Whenever I’ve mentioned to people that my book group is reading The Fifth Child (1988) by Doris Lessing, they have shuddered and told me that I’d better make sure I don’t read it late at night or when I’m on my own, etc. etc. Apparently it’s notoriously scary. Well, I found it chilling in places, but ultimately not the horror book it is marketed as. But it is altogether more interesting than that…
Harriet and David Lovatt are unconventional in their conventionality. While all their 1960s companions are taking drugs, going to wild parties, and refusing to settle down, all they want is marriage, a big home, and a big family. This is precisely what they achieve – luckily David’s father is very rich (lucky both for them and for Doris Lessing, who is able to use this a lot to get out of narrative holes), and he offers to pay the mortgage on an enormous house. Harriet and David promptly get onto filling it, and have four children in the space of very few years, and not that many pages.
I think Lessing rather shot herself in the foot with her title, so far as sustaining interest for the first section of the novel is concerned, because we know what’s coming. It’s the fifth child which is going to be the important one.
From the first months of her pregnancy, Harriet feels dislike and fear of her unborn child. When he is born, Ben is instantly violent – grinding his gums together cruelly (it seems to Harriet) when he is breastfeeding. As he grows older, it seems that he has killed a cat; he is bigger and stronger than he ought to be for his age; he cannot communicate in the way their other children did. Harriet’s dislike grows to a sort of hatred, albeit one tempered with a maternal instinct she cannot quash.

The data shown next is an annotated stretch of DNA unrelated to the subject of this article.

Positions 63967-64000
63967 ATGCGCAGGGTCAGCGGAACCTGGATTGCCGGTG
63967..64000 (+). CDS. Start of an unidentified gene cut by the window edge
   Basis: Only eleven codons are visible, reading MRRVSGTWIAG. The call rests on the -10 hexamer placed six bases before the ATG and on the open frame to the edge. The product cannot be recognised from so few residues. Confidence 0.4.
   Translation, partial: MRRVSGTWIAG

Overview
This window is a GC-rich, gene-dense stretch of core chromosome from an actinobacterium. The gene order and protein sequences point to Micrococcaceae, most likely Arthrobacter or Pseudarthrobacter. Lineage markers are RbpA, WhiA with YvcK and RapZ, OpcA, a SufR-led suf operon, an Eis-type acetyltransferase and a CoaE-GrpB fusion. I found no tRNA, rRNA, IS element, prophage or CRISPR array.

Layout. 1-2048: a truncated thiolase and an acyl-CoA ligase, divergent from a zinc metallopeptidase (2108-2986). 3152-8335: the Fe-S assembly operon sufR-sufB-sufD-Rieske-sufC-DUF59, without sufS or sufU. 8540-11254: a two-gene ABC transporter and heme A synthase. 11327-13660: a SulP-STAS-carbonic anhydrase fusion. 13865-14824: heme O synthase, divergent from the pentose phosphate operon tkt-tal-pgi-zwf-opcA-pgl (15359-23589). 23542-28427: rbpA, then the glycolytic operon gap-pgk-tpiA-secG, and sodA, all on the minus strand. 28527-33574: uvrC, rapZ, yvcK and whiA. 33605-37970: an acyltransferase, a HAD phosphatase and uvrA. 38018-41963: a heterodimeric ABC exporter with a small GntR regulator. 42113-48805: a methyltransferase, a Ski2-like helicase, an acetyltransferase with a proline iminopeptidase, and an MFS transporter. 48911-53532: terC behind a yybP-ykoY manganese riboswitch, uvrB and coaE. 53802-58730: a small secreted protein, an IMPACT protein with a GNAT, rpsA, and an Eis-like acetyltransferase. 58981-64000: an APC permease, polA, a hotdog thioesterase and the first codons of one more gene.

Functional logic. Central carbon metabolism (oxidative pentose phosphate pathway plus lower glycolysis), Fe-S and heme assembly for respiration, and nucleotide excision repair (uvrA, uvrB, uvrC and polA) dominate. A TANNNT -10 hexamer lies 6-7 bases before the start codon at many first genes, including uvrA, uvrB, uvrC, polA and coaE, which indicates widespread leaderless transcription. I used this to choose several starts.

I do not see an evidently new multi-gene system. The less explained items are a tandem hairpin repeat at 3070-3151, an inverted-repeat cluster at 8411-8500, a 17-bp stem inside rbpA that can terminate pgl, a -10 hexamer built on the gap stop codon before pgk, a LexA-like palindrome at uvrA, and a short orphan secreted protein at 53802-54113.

The Fifth Child is an interesting mixture of the gothic horror and domestic realism. Aspects reminded me of horror film tropes (not that I’ve seen many at all), but still more aspects reminded me of the melancholy-portrait-of-marriage novels Nina Bawden and Margaret Drabble have written.
It made for an interesting combination – but perhaps not an entirely successful one. Part of the reader’s mind wants to find a logical explanation of some kind (does Ben have severe Autism? Is Harriet experiencing post-natal depression?) and another part looks towards a fictive horror explanation (is Ben a demon? A troll, or goblin?) The influences of two genres can come together in a sophisticated and nuanced manner, but the central crux of the novel can’t really straddle both. So Lessing picks one – I won’t say which – and this tips the balance of the narrative. Leaving everything from the other side of the scale a bit out in the cold…
And what of Lessing’s writing style? I really liked it. Some people at book group thought it was too basic – the word ‘patronising’ was used – but I’m rather a fan of simple prose. This might even have been deceptively simple – if it was, I was deceived(!)
This is my second Lessing novel, after Memoirs of a Survivor years and years ago, and I can’t say that I feel I have a strong handle on what she does. Nor am I hugely keen to read any more, actually, despite thinking The Fifth Child was good. But, having said that, I would welcome any burning suggestions if you think there is something by our Doris which I should really read…
Others who got Stuck in this Book:
“Although the story is disturbing, Lessing is an amazing writer and it is no wonder she won the Nobel Prize for Literature.” – Thomas, My Porch
“I found the narrative immediately gripping although the fast pace left me breathless at times.” – Kim, Reading Matters
“The book raises many important issues, including whether ‘bad’ children are born that way.” – Jackie, Farm Lane Books